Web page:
We've been running through some historic World Series moments now that we're inside two weeks until the 2013 Fall Classic, so I figured let's have a little more fun. Let's rank the best World Series of all-time!
Um, no. I don't remember any World Series before 1984 -- yes, that year, specifically -- and trying to sort through the World Series back in the early 1900s with no real broadcast footage would be a bit of a fool's errand. So let's go with the top five in the last 25 years.
Why five in 25? Well, it's just the top five we've seen in the last quarter century and video footage is readily available for consumption for all of those. And it's my list, so I make the rules.
Here are my subjective picks for the top five World Series in the last 25 years. I'll rank 'em, just for fun.
I'm only 35 years old, so my opinion here is probably only truly including World Series I actually witnessed, but this is bar none the best World Series in baseball history in my humble opinion. Not only was the backdrop the inclusion of a New York team in the wake of the horrible tragedy that was 9/11, but we were treated to incredible baseball. Also, an absurd amount of drama once the Yankees returned home for Game 3.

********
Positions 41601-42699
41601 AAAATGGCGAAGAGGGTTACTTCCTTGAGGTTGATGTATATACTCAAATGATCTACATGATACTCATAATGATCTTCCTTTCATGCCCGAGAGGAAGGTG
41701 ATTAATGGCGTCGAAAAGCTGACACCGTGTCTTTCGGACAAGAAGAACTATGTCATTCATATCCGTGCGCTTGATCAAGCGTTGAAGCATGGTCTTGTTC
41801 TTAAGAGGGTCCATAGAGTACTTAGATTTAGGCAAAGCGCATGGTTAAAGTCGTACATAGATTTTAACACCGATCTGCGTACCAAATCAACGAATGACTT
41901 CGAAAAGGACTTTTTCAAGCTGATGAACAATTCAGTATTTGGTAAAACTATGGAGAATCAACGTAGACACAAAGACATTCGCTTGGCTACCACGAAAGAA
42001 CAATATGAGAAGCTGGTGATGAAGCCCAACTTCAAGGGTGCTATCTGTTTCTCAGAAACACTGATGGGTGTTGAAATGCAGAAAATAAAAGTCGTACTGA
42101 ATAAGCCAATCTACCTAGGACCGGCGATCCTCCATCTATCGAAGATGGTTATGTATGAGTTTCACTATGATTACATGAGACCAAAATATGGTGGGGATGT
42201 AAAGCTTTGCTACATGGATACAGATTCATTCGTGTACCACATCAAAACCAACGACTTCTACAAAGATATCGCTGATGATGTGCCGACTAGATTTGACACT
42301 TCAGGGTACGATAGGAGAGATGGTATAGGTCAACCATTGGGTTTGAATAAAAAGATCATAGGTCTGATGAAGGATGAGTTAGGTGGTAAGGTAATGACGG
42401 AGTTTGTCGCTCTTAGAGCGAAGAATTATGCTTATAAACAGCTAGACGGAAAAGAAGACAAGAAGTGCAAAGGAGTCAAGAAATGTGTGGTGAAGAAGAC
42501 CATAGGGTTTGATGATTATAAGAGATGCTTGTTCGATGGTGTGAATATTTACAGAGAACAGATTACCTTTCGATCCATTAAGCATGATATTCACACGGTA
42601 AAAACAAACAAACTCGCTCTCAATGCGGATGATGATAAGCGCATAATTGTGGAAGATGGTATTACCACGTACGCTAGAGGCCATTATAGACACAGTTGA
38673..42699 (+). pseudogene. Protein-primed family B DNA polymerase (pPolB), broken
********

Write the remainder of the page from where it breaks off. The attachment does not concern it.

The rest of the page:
With the Yankees trailing two games to none, Roger Clemens went out and dominated in Game 3, with the Yankees winning, 2-1. Oh, and take note that Mariano Rivera got the two-inning save and lived to tell about it, Fredi Gonzalez (too soon?).
Game 4 was as even as it can get. The Yankees scored in the bottom of the third with the Diamondbacks answering in the top of the fourth. From there it was tied until the D-Backs plated two in the eighth with an Erubial Durazo double being the big blow. Tino Martinez would tie it up with a two-out, two-run home run in the bottom of the ninth. And then Derek Jeter hit a walkoff homer in the bottom of the 10th -- coming after midnight in a game that started on Halloween, giving Jeter the nickname, "Mr. November."
Game 5, again, was ridiculous. The Diamondbacks got another incredible start, this time from Miguel Batista, and took a 2-0 lead into the bottom of the ninth. And, again, Byung-Hyun Kim coughed it up with two outs. This time it was Scott Brosius with the clutch bomb. Then, in the bottom of the 12th, Alfonso Soriano came through with a walkoff single.